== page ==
You, like other Pennsylvania residents, may be reticent to think about the worst coming to pass. However, accidents happen, and age is an inevitable part of life. Having a thorough estate plan may provide you with peace of mind that, should something happen to you, your needs and those of your family will be provided for.

You are likely aware that a last will and testament is an essential part of any estate plan. This document specifies how you want your property and other assets distributed upon your death. You may specify an executor through a will to carry out your specifications and name a guardian for your minor-aged children.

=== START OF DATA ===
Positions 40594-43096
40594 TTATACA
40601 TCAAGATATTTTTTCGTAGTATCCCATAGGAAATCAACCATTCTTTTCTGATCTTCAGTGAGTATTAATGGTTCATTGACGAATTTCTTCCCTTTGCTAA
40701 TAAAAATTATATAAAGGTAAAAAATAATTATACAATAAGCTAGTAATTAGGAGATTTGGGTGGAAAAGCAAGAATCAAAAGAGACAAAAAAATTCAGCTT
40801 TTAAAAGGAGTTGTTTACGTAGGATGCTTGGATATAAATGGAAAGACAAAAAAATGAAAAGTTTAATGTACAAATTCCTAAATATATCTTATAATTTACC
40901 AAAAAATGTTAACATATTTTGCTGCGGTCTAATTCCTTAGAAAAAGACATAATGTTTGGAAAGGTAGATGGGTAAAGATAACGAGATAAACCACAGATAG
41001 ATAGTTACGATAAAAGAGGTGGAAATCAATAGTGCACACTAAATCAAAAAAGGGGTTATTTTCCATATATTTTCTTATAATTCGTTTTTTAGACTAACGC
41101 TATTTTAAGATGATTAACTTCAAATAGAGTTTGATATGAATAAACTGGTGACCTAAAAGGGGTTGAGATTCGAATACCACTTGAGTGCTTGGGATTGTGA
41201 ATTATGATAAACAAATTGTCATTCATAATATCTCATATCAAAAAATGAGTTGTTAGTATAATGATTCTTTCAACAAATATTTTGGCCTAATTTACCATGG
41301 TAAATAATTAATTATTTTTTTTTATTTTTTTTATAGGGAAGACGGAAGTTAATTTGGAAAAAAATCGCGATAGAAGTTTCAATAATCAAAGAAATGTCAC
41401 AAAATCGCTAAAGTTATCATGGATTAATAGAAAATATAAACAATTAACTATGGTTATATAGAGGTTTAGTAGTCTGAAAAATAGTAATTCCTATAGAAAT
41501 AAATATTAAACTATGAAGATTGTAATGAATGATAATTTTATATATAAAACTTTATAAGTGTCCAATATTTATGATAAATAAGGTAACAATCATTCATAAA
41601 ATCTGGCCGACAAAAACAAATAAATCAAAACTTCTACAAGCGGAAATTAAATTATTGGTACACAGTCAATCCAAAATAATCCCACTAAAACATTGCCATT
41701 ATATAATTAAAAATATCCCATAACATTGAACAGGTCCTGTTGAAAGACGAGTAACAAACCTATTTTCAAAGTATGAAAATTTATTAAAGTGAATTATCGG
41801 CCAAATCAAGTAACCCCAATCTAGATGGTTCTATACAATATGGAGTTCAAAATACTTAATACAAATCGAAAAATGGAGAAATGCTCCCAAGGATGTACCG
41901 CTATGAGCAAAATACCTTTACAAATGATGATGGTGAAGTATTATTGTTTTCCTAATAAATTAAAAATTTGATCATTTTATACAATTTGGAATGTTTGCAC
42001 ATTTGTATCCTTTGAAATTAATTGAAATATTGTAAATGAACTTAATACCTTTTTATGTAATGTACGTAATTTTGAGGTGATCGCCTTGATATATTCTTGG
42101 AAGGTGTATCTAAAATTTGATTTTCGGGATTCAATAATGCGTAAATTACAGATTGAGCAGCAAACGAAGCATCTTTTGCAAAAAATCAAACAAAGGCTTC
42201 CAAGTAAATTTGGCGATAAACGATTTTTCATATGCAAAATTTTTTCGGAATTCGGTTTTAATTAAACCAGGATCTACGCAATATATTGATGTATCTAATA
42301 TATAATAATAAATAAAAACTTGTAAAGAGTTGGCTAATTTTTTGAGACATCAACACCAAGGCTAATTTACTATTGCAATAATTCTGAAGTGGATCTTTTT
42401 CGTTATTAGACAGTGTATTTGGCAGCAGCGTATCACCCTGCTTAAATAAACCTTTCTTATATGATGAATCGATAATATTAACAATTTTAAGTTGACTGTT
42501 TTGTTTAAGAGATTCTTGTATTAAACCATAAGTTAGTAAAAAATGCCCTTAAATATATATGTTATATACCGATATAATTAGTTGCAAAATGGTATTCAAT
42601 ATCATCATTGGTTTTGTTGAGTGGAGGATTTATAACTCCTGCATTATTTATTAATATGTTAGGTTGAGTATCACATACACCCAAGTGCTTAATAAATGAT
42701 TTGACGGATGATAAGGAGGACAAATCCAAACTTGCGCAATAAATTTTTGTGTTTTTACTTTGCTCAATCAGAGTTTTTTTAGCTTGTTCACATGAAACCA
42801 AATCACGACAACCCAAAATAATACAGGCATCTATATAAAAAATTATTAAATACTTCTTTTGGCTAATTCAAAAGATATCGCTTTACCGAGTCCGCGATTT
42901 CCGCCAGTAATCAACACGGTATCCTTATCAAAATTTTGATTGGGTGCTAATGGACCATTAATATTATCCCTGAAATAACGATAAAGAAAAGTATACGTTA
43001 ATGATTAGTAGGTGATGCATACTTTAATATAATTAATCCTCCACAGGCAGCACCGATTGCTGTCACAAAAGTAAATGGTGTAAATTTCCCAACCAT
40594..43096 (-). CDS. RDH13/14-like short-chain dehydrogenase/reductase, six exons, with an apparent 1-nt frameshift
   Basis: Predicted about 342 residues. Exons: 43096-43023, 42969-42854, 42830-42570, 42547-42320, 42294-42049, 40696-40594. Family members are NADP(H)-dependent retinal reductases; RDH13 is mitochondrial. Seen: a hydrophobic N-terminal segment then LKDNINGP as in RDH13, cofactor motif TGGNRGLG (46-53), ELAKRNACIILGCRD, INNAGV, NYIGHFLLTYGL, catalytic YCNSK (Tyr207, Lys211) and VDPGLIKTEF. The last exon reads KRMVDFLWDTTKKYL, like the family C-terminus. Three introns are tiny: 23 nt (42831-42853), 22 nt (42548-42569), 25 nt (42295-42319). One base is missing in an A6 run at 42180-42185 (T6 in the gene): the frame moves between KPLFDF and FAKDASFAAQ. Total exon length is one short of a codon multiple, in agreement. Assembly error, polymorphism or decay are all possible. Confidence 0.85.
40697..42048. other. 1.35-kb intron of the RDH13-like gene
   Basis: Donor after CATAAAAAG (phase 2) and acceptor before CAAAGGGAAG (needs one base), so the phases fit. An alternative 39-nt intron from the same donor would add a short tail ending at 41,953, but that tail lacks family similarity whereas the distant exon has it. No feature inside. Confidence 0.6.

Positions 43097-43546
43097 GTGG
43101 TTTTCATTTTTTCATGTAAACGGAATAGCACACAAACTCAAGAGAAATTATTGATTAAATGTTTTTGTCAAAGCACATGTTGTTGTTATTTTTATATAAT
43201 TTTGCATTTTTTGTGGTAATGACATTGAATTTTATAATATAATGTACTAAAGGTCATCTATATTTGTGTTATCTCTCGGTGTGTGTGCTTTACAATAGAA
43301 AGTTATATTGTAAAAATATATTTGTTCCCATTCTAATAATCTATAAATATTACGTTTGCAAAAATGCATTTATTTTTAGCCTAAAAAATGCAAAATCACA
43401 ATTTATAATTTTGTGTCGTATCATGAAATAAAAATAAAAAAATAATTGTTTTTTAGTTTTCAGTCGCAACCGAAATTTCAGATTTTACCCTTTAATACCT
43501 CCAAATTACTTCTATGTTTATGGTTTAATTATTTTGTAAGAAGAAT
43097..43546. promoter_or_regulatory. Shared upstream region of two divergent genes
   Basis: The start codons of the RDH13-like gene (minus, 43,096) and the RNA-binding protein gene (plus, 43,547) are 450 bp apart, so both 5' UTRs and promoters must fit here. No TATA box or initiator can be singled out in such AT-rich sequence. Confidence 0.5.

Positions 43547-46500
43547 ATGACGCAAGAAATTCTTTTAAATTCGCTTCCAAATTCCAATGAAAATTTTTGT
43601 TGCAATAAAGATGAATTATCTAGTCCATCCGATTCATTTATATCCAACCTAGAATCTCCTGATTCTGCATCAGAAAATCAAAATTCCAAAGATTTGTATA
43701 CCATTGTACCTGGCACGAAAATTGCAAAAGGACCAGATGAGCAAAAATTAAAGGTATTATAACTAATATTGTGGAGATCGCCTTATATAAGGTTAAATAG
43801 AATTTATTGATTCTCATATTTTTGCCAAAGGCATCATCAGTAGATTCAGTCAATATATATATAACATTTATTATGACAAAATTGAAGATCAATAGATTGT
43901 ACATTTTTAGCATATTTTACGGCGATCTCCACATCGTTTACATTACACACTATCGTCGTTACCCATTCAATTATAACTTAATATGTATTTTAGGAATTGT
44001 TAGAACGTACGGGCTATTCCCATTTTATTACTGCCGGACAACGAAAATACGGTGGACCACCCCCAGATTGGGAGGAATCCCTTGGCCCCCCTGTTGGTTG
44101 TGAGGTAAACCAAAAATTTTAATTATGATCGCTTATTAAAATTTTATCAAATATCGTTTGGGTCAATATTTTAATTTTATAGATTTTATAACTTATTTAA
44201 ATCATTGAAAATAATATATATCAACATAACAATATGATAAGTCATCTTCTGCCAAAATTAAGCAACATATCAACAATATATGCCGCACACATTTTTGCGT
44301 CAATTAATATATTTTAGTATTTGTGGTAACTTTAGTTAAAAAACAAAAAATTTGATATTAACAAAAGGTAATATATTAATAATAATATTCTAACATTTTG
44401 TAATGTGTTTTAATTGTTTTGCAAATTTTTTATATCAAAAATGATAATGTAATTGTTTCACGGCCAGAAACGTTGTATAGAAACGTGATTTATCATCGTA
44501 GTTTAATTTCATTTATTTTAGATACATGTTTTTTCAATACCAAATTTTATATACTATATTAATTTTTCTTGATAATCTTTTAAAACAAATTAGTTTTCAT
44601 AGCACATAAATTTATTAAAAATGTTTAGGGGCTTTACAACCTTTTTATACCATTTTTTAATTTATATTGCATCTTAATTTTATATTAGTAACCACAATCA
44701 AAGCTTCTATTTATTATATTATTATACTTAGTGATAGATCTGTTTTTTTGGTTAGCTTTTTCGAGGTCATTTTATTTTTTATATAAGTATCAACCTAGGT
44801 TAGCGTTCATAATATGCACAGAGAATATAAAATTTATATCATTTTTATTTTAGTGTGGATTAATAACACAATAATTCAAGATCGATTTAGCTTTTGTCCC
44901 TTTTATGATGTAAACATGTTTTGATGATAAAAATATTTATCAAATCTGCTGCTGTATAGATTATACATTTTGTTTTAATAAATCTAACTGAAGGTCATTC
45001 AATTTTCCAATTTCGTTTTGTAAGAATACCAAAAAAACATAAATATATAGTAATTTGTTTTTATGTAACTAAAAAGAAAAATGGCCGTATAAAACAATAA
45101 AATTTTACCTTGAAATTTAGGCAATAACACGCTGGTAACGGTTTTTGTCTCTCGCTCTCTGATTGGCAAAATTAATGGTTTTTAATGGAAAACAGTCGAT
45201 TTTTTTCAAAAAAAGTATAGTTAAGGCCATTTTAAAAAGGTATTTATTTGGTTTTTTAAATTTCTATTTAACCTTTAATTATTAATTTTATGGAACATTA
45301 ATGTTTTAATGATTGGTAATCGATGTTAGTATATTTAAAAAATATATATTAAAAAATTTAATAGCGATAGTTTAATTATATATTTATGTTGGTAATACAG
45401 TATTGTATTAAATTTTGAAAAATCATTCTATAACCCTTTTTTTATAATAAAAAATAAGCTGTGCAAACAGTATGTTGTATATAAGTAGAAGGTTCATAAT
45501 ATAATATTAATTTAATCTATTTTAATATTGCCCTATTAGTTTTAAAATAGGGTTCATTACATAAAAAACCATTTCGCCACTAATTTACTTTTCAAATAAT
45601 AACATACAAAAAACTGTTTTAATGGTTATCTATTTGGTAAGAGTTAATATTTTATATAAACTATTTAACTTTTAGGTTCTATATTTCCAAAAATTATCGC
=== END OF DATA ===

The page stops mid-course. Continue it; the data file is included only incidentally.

As a result of the effects of time and age, as well as due to accidents, injuries or the onset of certain medical conditions, you may find yourself unable to speak or care for yourself. For that reason, your estate plan should include a living will. According to AARP.org, a living will is a type of advance care directive that indicates your wishes regarding the use of specific medical treatments. For example, through a living will, you may specify that you do not want a ventilator used to maintain your breathing and heart-beating.

Durable powers of attorney and durable financial powers of attorney are also important elements of any estate plan. Through these documents, you can name personal representatives to speak and act on your behalf in the event a physical or mental incapacity precludes you from doing so for yourself.

This post is intended only as general information and should in no way be considered legal advice.